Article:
March 18, 2014 § Leave a comment
Today I go to speak to students at King Middle School. They are interviewing citizens who were involved in the civil rights movement in the 50’s and 60’s and I participated in the Selma to Montgomery March in 1965. The students at King Middle School come from many different countries. The demographic of Portland, Maine has changed dramatically since I first came to the the city in the late 70’s. Since the Vietnam war era, Portland has been designated as a refugee resettlement community on the east coast. Some of the young people I will meet this afternoon will undoubtably have their own memories or their families’ collective memory of civil strife. That seems important for me to consider as I remember events that happened in Alabama almost 50 years ago to the day.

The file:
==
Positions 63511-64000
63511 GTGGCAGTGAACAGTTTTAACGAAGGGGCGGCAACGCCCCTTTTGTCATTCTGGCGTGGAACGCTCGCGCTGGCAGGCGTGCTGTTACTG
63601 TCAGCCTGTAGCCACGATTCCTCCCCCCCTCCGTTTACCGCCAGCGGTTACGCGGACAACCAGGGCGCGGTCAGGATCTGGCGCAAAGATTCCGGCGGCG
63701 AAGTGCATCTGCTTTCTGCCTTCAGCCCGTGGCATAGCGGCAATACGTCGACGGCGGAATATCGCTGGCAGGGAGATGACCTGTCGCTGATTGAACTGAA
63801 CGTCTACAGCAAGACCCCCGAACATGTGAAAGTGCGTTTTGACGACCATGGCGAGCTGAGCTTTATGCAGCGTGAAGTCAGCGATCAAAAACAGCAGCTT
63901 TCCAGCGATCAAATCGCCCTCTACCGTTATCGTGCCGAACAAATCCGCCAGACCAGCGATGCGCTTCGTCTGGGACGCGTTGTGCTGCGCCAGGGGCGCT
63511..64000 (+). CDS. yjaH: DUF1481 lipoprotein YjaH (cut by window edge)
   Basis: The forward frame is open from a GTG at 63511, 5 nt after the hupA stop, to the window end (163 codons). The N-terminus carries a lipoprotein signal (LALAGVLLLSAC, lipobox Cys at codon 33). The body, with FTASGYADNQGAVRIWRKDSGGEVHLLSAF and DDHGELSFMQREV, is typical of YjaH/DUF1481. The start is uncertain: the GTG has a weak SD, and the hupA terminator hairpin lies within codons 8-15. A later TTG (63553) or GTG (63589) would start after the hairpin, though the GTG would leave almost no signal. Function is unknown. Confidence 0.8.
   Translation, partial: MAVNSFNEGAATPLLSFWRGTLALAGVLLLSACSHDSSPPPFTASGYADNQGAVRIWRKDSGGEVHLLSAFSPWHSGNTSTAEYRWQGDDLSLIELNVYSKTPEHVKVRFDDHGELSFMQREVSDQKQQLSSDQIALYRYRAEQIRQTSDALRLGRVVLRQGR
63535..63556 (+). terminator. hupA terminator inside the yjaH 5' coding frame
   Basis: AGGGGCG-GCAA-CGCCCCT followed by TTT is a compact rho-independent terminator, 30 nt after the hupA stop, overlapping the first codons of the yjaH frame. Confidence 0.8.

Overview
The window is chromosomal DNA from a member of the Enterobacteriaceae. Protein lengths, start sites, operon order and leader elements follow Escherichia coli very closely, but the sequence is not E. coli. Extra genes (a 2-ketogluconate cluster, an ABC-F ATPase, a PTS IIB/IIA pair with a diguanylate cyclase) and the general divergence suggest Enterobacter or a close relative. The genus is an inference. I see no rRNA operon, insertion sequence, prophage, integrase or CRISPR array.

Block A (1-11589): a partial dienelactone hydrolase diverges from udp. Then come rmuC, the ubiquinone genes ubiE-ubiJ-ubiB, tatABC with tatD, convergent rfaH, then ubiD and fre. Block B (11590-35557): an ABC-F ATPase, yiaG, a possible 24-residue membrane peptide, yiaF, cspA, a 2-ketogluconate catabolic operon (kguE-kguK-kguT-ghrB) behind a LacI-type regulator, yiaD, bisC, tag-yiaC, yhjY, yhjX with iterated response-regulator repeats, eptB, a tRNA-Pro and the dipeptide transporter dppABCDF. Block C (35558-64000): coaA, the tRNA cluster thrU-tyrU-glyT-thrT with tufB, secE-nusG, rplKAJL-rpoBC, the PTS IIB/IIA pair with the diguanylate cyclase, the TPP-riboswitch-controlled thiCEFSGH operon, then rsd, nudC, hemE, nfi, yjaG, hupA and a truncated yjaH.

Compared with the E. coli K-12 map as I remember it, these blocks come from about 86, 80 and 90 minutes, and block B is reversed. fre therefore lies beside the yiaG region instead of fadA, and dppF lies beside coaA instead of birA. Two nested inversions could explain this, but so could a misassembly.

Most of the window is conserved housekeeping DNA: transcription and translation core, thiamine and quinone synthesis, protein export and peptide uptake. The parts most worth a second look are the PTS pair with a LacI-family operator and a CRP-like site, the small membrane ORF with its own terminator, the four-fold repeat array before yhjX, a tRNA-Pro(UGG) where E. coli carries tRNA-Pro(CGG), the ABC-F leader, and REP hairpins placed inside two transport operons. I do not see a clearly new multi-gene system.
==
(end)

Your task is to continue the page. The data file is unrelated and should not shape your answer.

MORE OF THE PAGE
What remains burned into memory of important historical events? I remember sun and rain and singing–mostly singing. I remember being happy I was away from NYC and the interminably long winter and I remember being frightened walking through a white, suburban neighborhood with other white demonstrators and ending up in front of Mayor Joseph Smitherman’s house. As we were arrested, I remember hearing Wilson Baker, Selma’s Public Safety Director, say after listening to our wobbly white version of We Shall Overcome that, “At least when we arrested the nigras, we had good singin'”. I remember we lived on baloney sandwiches and cartons of orange drink for two weeks. I remember sitting in Mr. and Mrs. Bell’s home in the Washing Carver Homes one afternoon and eating sugar on white toast and drinking black coffee and watching Governor Wallace on T.V. I remember the kids wanting to play demonstration and they would be the troopers. I remember the sound of helicopters as the long march to Montgomery finally unwound from Selma. I remember Martin Luther King’s words flung out over the crowd that the arc of the moral universe is long and bends toward freedom. I remember catching a flatbed truck with my friend Shawn and all the women and children having to crouch down as we drove through Lowndes County, the same stretch of road that hours later Viola Liuzzo would be shot and killed as she ferried marchers back to Selma from Montgomery. I remember Miss Annie Vickers and her friend, the Deacon, inviting Shawn and me to her little house for a southern meal of fried chicken, collard greens, black eyed peas, cornbread, coffee and peach cobbler all prepared on a little cast iron cookstove and Shawn and I sitting on her bed in the living room. I remember the Deacon standing by the door in his white pressed shirt and Miss Vickers saying that we had answered the Macedonian call. I remember feeling safe and the rain on the tin roof. That’s what I remember. That and the singing.